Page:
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Curr Opin Rheumatol. 2012 Sep;24(5):441-50. doi: 10.1097/BOR.0b013e3283546703.

Lupus neutrophils: 'NET' gain in understanding lupus pathogenesis.

Author information

1
Division of Rheumatology, Department of Internal Medicine, University of Michigan Medical School, Ann Arbor, Michigan, USA.

Abstract

PURPOSE OF REVIEW:

Historically, researchers have focused on the role of adaptive immunity in lupus pathogenesis; recently, however, there has been renewed interest in the contributions of a prototypical innate immune cell - the neutrophil.

RECENT FINDINGS:

Neutrophil extracellular traps (NETs) are released via a novel form of cell death called NETosis. NETs, consisting of a chromatin meshwork decorated with antimicrobial peptides, play an important role in the innate response to microbial infections. Some lupus patients do not clear NETs normally, a phenotype that correlates with disease activity. Further, lupus neutrophils - and, in particular, an aberrant subset called low-density granulocytes - have an increased propensity to undergo NETosis. Both interferon alpha (IFNα) and immune complexes are potential triggers of enhanced NETosis in lupus patients.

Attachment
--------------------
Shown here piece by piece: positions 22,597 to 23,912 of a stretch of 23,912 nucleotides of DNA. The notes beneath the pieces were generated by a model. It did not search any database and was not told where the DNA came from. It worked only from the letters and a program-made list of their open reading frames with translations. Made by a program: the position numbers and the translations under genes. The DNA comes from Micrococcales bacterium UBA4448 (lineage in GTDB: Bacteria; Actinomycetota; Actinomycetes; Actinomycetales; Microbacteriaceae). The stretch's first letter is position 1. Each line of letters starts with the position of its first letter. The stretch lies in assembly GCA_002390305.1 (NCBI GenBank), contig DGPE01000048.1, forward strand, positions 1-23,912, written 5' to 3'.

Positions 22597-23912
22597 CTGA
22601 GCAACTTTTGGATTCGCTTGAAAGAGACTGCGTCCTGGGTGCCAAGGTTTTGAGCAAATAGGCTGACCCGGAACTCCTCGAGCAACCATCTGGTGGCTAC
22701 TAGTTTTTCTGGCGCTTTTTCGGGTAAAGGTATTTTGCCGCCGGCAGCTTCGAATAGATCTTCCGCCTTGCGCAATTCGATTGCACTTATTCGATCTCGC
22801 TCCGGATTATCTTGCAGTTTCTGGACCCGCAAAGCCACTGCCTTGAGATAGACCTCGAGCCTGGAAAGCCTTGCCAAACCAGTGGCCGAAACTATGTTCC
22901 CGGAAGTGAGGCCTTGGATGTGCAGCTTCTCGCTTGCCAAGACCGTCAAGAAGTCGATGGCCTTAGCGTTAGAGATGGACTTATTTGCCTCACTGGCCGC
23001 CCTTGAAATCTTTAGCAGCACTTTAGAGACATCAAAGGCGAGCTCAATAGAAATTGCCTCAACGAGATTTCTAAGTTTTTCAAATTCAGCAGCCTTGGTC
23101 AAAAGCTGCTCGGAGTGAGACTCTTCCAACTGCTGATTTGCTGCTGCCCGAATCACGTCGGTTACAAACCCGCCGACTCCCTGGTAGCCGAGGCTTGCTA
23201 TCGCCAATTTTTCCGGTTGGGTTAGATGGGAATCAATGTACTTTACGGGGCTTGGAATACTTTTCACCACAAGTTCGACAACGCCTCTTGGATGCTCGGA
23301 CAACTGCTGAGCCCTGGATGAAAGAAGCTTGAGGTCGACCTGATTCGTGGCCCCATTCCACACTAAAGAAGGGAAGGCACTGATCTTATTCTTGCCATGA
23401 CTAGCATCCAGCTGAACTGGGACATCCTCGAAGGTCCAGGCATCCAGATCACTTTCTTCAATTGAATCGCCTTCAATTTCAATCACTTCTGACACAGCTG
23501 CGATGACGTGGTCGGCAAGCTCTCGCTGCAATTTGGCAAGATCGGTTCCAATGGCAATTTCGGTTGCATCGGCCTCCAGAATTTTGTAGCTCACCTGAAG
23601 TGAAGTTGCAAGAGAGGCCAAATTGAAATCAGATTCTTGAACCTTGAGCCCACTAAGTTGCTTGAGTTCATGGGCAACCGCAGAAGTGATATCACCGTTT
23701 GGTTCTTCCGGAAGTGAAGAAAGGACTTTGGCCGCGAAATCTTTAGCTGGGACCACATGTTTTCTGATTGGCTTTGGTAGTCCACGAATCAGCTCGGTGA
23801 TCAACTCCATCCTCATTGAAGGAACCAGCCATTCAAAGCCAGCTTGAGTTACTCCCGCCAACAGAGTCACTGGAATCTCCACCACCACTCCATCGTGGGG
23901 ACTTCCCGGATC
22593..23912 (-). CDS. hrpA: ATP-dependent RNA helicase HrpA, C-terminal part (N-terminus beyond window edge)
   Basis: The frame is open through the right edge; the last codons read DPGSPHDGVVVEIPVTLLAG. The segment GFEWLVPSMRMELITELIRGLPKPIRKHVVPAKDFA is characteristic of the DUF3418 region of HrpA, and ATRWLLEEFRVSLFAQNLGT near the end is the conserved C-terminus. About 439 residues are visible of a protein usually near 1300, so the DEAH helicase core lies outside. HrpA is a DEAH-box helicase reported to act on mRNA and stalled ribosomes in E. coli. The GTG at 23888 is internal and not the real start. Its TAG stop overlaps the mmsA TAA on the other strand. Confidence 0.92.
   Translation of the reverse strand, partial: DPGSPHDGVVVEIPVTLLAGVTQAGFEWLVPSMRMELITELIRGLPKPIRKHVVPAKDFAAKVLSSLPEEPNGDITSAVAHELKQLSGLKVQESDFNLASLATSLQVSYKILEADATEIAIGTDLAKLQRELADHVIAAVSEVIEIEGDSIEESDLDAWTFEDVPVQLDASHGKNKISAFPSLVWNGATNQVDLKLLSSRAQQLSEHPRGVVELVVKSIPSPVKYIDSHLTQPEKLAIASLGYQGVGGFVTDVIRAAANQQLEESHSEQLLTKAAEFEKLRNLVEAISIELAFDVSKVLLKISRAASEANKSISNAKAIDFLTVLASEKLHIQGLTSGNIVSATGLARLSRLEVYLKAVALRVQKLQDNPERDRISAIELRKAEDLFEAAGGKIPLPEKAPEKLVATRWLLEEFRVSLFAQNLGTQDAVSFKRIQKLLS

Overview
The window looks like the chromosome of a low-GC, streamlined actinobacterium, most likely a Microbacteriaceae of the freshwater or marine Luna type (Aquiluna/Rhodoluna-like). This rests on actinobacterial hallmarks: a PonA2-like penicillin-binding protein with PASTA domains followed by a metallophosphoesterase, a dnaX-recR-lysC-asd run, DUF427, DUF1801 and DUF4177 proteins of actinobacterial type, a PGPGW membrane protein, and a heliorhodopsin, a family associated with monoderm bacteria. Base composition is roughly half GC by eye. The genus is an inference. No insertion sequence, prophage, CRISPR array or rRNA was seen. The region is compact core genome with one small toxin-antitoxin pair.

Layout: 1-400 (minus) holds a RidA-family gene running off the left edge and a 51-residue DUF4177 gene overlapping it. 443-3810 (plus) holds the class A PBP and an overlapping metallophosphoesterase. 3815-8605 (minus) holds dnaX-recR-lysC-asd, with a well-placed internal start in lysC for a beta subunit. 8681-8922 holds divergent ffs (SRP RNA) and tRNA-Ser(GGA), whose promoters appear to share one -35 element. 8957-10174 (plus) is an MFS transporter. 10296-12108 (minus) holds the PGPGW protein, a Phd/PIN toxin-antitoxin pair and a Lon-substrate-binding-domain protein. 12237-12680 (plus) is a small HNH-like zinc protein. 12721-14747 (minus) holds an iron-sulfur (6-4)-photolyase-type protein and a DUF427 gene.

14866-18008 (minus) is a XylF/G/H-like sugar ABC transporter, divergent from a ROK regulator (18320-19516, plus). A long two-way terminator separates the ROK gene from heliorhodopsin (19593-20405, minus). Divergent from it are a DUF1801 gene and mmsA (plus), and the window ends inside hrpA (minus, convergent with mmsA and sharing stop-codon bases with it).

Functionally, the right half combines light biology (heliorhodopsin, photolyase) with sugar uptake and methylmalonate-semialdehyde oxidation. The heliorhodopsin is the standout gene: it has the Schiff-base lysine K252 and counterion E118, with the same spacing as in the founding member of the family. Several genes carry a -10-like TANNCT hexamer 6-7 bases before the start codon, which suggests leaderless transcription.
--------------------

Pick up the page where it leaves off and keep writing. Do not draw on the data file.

SUMMARY:

NETs are a potent stimulus for IFNα release by plasmacytoid dendritic cells, and, as such, may play an important role in propagation of the lupus phenotype. NETs can also directly damage tissues - including the endothelium - with implications for lupus nephritis and accelerated atherosclerosis. Whether aberrant NETosis is sufficient to trigger systemic lupus erythematosus, and whether inhibition of NETosis can ameliorate clinical manifestations of lupus, are open questions, and will be exciting topics of future research.

PMID:
22617827
DOI:
10.1097/BOR.0b013e3283546703
[Indexed for MEDLINE]

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